Professor of Music Christopher Hasty embodies contradiction. A music theorist who specializes in 20th century music, his work is far less concerned with the traditional categories of music theory – the separate studies of harmony, counterpoint, rhythm – than with the fleeting, mysterious, sometimes messy way in which we experience music.
Yet, rather than surrender this temporal, experiential view of music to the realm of the mystical, where it has traditionally lived, Hasty wants to put an intellectual finger on it.
It’s a challenging approach, he says, but it offers the promise of relating the study of music to more general problems of meaning and communication.
“There is a fear that focusing on the experiential and performative will lead to hopeless subjectivity and irrationality,” says Hasty. “But I believe that if we try to understand what’s going on in these situations, we may be rewarded with a much more adequate, a much more intellectually satisfying, understanding of music. That understanding, I think, can teach us about the world and about who we are and what we are as human beings, not just about this piece of music or this style.”
Hasty, who joined the Harvard faculty in fall 2002 from the University of Pennsylvania, wrestles with these ideas in his 1997 book “Meter as Rhythm,” which won the Wallace Berry Award from the Society for Music Theory. It draws on insights from modern “process” philosophy to explore the traditional opposition between meter, which is fixed, and rhythm, which is “expressive and unruly and perhaps even dangerous for that reason,” he says.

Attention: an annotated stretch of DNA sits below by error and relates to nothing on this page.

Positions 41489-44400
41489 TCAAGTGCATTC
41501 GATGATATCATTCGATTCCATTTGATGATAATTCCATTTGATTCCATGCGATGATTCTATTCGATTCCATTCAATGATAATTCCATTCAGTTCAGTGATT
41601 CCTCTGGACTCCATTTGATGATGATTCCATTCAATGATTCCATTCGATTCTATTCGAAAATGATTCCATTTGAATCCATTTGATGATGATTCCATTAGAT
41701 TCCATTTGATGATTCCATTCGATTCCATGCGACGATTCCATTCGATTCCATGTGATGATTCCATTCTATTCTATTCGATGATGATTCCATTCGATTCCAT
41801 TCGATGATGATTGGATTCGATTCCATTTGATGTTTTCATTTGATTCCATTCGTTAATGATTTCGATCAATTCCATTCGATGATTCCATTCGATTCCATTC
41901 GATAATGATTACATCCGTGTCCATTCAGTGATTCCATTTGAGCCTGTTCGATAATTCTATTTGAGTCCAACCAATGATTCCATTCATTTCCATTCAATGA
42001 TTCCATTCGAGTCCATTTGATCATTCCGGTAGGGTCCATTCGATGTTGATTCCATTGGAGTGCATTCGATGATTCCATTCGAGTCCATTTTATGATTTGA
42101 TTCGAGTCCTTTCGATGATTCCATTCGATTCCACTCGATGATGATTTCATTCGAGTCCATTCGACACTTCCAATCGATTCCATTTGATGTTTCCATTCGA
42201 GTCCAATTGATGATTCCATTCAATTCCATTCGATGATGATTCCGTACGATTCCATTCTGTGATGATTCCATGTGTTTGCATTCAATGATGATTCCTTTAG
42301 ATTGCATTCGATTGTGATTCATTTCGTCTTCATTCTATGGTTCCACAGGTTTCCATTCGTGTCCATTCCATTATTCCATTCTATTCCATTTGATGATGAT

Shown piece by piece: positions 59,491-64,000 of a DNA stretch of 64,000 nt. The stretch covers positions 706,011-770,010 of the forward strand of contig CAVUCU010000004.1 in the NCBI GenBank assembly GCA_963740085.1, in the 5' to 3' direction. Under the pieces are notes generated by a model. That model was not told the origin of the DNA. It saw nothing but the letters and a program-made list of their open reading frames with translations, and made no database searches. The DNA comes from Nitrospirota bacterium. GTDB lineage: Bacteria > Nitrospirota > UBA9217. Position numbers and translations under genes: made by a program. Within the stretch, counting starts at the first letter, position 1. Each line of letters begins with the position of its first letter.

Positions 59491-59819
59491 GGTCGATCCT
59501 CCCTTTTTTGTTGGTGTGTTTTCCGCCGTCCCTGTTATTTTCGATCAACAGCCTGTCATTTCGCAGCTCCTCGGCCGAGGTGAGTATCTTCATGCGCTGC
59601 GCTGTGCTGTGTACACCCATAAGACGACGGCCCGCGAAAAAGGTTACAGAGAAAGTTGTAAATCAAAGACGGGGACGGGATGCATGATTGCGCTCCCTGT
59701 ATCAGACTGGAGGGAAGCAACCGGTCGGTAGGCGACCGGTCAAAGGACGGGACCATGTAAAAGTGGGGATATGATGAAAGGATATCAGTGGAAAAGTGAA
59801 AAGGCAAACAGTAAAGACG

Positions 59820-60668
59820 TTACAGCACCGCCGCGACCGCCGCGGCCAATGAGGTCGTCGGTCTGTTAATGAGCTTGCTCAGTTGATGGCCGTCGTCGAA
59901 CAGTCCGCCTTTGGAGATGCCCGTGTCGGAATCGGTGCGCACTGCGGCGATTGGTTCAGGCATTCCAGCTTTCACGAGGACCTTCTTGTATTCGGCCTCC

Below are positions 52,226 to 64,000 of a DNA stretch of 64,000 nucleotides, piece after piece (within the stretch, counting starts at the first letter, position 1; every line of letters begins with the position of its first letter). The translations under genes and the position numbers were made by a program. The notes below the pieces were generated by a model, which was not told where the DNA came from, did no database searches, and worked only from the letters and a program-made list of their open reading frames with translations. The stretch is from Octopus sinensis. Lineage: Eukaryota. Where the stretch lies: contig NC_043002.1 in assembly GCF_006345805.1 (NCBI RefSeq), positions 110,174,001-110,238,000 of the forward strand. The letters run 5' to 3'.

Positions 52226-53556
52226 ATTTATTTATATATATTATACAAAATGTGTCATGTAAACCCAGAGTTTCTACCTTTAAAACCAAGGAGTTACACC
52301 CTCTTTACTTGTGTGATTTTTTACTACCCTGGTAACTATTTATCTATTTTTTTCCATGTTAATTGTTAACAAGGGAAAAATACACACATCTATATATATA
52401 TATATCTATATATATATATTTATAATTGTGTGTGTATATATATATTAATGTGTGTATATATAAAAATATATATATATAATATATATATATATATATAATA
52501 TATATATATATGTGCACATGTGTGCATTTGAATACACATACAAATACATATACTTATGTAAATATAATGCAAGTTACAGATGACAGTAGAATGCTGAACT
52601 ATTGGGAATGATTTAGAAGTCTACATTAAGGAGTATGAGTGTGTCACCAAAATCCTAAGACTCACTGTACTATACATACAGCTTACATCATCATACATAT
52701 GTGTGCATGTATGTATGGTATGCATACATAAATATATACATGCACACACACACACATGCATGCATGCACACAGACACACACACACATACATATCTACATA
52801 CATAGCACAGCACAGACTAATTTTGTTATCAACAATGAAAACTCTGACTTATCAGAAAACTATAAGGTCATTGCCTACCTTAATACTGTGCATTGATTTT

He’s continuing work on this project with his next book, “Repetition and Novelty.” He describes his research as a serious and systematic attempt to address questions of musical experience and musical meaning.
“His analysis of the music focuses on processes of perception and reception,” says Kay Kaufman Shelemay, G. Gordon Watts Professor of Music and the acting chair of the department when Hasty was offered the position. An ethnomusicologist, Shelemay notes that Hasty’s research cuts across musical boundaries. “He’s lively, he’s interested in so many different things, and he’s an extremely gracious colleague,” she adds.
Experiencing, not labeling, music
Music theory, particularly of Western classical music, has traditionally been tied to a system of graphic representation. Its tools – musical notation and knowledge of rhythmic and harmonic concepts – are inaccessible to anyone who cannot read a musical score.